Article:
How to Find Your Land Survey Pins

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If you have plans to build a wall or fence around your property, you must know exactly where your property ends and your neighbor’s property begins so that you can build the construction on your own property. When you purchased your property, a land survey should have been performed to determine the boundaries of the property. The land surveyor places stakes or pins along the property line to map out the dimensions and shape of the property. You can sometimes find your survey pins by following the survey drawing or by walking your property and looking for the pins.

Things You'll Need

  • Survey of property
  • Wire flags
  • Gloves
  • Spade
  • Tape measure
  • Metal detector
  • Examine the survey of your property to familiarize yourself with the boundaries of your property.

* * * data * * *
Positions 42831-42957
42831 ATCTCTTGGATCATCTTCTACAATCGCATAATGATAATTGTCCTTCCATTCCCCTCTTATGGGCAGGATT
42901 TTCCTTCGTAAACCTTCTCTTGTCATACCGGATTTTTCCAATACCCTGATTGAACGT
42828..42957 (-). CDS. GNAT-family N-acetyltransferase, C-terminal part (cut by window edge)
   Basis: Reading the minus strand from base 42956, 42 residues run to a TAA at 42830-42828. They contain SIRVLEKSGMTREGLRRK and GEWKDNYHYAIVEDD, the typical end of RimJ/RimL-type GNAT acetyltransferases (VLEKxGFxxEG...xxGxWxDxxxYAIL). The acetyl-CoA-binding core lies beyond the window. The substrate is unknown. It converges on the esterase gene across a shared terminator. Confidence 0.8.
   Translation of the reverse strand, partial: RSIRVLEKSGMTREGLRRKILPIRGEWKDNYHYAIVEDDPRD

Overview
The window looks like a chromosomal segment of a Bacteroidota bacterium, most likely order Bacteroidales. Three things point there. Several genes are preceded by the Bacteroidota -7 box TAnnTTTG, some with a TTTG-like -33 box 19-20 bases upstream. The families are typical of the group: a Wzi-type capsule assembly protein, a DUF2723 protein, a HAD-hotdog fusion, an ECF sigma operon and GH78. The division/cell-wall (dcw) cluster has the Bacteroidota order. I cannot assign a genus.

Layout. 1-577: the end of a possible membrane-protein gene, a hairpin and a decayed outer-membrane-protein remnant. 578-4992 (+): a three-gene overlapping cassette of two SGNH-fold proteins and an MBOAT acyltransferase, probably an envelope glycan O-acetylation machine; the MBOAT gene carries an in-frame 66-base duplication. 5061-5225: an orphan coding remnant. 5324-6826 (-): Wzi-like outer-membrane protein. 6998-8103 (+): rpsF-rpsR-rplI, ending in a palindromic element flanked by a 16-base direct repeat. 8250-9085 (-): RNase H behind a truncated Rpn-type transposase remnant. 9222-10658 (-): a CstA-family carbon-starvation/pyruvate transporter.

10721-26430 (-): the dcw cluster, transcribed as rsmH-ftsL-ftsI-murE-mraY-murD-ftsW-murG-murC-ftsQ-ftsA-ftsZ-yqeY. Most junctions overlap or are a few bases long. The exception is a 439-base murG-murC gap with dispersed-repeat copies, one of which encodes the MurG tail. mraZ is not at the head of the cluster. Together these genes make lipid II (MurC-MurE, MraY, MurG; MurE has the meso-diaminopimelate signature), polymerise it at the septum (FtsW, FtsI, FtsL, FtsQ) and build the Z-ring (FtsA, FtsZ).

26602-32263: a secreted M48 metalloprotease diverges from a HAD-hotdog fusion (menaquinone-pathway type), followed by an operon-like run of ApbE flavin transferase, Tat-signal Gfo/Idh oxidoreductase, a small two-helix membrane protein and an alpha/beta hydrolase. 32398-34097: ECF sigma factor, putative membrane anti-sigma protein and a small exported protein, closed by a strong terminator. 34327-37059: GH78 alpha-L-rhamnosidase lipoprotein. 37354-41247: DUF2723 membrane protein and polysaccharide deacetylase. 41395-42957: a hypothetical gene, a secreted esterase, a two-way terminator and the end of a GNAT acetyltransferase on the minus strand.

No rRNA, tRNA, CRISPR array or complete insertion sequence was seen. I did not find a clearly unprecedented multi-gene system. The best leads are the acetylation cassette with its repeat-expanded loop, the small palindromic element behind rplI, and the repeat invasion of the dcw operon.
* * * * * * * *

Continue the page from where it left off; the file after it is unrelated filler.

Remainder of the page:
• Go to the area on the survey where you believe your property's southern boundary might begin.

  • Look for survey pins sticking out of the ground. The pins are six inches long, 1/2 inch in diameter, made from metal and are usually painted yellow. If you find a survey pin, stick a flag in the ground to mark it so you can easily find it again.

  • Put on gloves, and use a spade to move weeds and obstacles out of the way as you search for pins.

  • Measure from buildings and roads with a tape measure to locate your property line. Use your survey as a guide.

  • Work a metal detector around the area to find survey pins that may have been buried.

  • Repeat this process to locate the survey pins on the north, east and west sides of your property.

Tips & Warnings

  • Most, but not all, survey pins are yellow to make them easier to spot. The pins are generally of a higher quality when you pay more for the survey. With some inexpensive surveys, or what are called "spot" surveys, the land surveyor will merely stick a wood stake or peg in the ground to mark boundaries.

References

  • Ggeomatics.com: Survey Pins
  • “Basic Surveying;” Raymond E. Paul and Walter Whyte; 1997
  • “Interpreting Land Records;” Donald A. Wilson; 2006
  • Photo Credit Jupiterimages/Photos.com/Getty Images
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